ELY— A male black bear with what appears to be a garbage can lid around its neck has been frustrating DNR wildlife officials here in recent weeks. The bear has been a regular at lake homes and …
ELY— A male black bear with what appears to be a garbage can lid around its neck has been frustrating DNR wildlife officials here in recent weeks. The bear has been a regular at lake homes and cabins from Birch Lake to the Fall Lake campground, generating dozens of phone calls to the DNR’s Tower area office from members of the public who are, mostly, concerned about the bear’s well-being.
The bear has been running a circuit of sorts, tapping bird feeders and other likely feeding spots, and, at some point, it appears the animal attempted to raid a public garbage can with a ring-like open top, which came off when the bear tried to remove its head. It’s been wearing the lid ever since.
The calls started coming in three weeks ago and the DNR has continued to hear from the public almost daily. Heeding calls to intervene, Rusch said DNR staff deployed a live trap in an effort to catch the bear in order to remove the lid. Rusch notes that the DNR got out of the business of live-trapping nuisance bears 20 years ago, but that they occasionally still use their barrel trap for special circumstances. He said there’s no evidence the bear is a threat to the public. He said it seems to have a gentle demeanor and appears to be well-fed— and both of those factors may be hampering the DNR’s ability to capture the animal. The bear has been inside the DNR’s barrel trap three times so far but has yet to aggressively pursue the bait canister inside that should trigger the trap to close.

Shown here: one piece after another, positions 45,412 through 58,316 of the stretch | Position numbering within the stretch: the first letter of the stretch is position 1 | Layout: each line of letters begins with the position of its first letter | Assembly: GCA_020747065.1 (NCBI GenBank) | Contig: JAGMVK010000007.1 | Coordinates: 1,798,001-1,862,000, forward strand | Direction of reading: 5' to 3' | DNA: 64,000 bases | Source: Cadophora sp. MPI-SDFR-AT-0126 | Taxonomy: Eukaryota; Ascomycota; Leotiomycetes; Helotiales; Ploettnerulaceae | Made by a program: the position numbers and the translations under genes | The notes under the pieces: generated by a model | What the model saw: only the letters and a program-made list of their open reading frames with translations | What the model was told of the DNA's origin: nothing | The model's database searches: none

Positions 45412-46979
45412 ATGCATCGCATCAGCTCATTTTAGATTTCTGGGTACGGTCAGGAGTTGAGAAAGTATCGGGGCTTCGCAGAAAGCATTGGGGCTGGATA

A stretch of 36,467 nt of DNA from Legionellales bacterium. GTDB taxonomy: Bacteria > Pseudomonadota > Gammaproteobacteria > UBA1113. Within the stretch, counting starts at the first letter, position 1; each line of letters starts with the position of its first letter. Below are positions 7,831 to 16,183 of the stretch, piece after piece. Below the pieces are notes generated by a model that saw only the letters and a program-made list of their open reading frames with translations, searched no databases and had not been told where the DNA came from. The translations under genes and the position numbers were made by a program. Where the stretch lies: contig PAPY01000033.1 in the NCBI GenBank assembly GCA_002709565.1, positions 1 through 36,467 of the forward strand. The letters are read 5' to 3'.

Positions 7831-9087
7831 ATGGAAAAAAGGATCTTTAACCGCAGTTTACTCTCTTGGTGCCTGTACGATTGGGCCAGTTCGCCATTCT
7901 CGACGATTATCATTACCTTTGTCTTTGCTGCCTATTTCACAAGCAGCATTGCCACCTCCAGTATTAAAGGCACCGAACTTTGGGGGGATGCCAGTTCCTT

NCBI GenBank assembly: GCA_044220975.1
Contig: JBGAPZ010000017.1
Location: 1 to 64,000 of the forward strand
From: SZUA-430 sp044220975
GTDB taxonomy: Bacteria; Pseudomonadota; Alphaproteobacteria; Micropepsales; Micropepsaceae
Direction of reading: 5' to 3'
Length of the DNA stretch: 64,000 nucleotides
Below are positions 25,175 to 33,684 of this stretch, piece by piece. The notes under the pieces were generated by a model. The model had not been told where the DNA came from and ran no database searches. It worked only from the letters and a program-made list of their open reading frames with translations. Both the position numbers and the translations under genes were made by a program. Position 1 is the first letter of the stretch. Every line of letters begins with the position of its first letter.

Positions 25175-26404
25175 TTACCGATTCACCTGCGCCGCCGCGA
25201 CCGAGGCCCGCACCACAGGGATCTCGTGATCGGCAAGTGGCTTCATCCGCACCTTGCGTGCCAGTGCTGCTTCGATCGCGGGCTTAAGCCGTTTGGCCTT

“He’s not trap-shy,” said Rusch. “But he’s a gentle bear and hasn’t sprung the trap yet.”
Rusch said summertime bird feeders and recreational bear feeding appear to be contributing to the problem by bringing bears into lakefront properties where some cabin owners enjoy seeing them, while others are fearful.
For now, Rusch said his office will continue to keep its trap deployed in hopes that the bear will eventually set it off. If so, they’ll use a tranquilizer to sedate the bear to allow the DNR to remove the lid from the bear’s neck.
At this point, he said the lid does not appear to be impinging on the bear’s neck, or preventing it from traveling and obtaining food, so the DNR would appear to have time to capture the bear. Even so, Rusch said his office would likely to resolve the issue soon.
“This bear’s been a real pain in the butt,” said Rusch.